"Oh, after the engineers started, another officer appeared and spoke at a meeting of all the mutants. He said that General Abrams had decided to that the mutants had a right to serve the Federation as well since we could be killed if the enemy came. He asked for volunteers and nearly everyone did. They wouldn't take anyone over a certain age or with limited physical abilities. Morris and I weren't allowed to serve because of our age but they did find employment for everyone who wanted to help. Doesn't pay much but we've never been paid in our lives. It helps with paying for the food and water." Munda said with a smile.

Leela said. "They'd take the few dozen mutants and create jobs for them? Are you sure they're just not playing a trick on you?"

Morris laughed. Munda said, "General Abrams is not the type of man who plays tricks. The Federation is facing a war and everyone is needed."

Leela looked shocked. "What kind of jobs? And what do they have the mutant soldiers doing?"

Munda said, "Some of us help with the construction work. Some run errands for the Army. Some are working for a special Navy unit. Your father is part of the Wardens. As for the soldiers, they sent some sergeants and officers and a really mean looking colonel to command the mutants. They've been training the mutant units for the last two months."

Leela was stunned. "Navy unit? Wardens? What do they do?" She stopped and said confusedly, "Wait a minute! Mutant units? How many are there?"

Munda said calmly, "There are over fifteen thousand mutants here. We have supplied two full regiments of soldiers. The First and Second Legion Etrange." Leela could hear the pride in her mom's voice.

Leela sputtered, "Fifteen thousand? I never realized there were so many mutants."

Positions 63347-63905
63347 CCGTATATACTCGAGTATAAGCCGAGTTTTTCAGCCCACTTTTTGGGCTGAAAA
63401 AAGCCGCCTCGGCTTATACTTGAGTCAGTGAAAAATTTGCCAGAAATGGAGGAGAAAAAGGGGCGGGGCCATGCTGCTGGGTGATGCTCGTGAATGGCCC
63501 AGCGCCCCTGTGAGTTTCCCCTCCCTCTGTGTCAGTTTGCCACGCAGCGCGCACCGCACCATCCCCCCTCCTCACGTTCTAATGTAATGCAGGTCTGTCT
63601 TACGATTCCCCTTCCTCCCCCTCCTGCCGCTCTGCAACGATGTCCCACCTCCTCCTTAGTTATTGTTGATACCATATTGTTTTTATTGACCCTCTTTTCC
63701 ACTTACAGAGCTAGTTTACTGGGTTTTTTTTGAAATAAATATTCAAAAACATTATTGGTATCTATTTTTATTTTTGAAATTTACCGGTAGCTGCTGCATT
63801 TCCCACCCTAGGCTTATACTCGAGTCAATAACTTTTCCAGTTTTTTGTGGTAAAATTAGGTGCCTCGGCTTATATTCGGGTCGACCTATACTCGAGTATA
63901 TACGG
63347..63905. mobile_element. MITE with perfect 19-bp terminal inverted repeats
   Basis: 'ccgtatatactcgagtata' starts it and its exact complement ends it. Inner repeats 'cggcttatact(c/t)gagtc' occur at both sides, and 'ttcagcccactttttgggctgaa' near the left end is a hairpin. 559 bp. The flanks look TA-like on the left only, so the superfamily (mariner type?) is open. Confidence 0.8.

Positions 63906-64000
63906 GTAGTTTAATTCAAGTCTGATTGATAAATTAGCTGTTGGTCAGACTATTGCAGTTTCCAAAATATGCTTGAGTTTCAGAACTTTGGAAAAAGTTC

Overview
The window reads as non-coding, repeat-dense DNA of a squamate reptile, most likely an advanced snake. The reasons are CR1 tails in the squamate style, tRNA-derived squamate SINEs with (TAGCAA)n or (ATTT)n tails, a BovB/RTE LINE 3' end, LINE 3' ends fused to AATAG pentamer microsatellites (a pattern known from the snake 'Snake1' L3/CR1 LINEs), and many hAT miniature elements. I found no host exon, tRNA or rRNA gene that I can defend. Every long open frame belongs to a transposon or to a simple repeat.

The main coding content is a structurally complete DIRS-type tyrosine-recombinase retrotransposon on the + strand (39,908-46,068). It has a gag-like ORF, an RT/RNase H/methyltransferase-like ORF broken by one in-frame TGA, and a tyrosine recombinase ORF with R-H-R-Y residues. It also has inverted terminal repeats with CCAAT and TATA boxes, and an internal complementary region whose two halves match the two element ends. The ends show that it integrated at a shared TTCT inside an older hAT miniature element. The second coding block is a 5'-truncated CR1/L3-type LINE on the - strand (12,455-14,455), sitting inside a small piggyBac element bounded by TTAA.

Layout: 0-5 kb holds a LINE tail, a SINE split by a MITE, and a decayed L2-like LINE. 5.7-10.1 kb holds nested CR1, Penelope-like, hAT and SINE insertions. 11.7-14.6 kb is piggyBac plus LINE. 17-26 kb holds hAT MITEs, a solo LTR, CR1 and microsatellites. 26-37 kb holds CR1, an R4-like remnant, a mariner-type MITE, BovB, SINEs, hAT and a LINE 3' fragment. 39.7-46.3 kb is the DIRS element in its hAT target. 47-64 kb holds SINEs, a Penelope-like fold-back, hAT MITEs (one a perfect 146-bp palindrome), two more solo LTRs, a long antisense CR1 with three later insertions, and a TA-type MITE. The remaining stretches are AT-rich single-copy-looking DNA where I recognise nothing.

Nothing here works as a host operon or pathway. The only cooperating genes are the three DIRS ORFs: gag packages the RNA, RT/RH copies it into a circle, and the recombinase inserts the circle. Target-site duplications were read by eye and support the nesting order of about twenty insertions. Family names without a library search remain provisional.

Morris smiled at his daughter's confusion. "Yes, we've been down here a long time. And they say that the First regiment is going to be sent off Earth. It is a great honor. A lot of the Second are trying to change places with those in the First."

Leela felt that her world had turned over. She wondered if she was having some drunken dream. There was a knock at the door and a female voice shouted, "Munda. It's time to go."

Munda looked at the clock and hurried over to the hand cart. Morris got up and helped push it to the door. Munda put on a coat. Morris opened the door and pushed the cart out where two other middle aged female mutants waited. They said hello to Morris who proudly pointed out Leela to them. They both smiled and waved at her. Munda rushed over and kissed Leela. "Sorry darling but I have to go do my volunteer work. We deliver coffee and donuts to the night shift boys down the in construction tunnel." She headed out the door, stopping to kiss her husband. She looked back at Leela. "Don't wait up for me. I won't be back till late. Morris, don't forget you go on watch in an hour. I left a snack for you on the table."

Morris smiled and nodded. The women grabbed the cart and pushed it towards the construction tunnel.

Leela watched her mother push the cart along the path. She kept thinking she was going to wake up any minute in her own bed. Her dad pulled her back into the house and closed the door. He went over to the closet and pulled out a dark green military jacket. He set it on the chair by the door. Leela sat down on the sofa.

"Dad," she asked, "what the hell is going on?"

Morris turned back to her. Smiling, he walked over and sat down beside her. "The mutants, my darling daughter, are finally catching a break."

Leela grabbed his hand. "Tell me what is going on with Mom and you."

"Your mom is working with several other women for a special Navy unit. You know she has a PhD in exo-linguistics."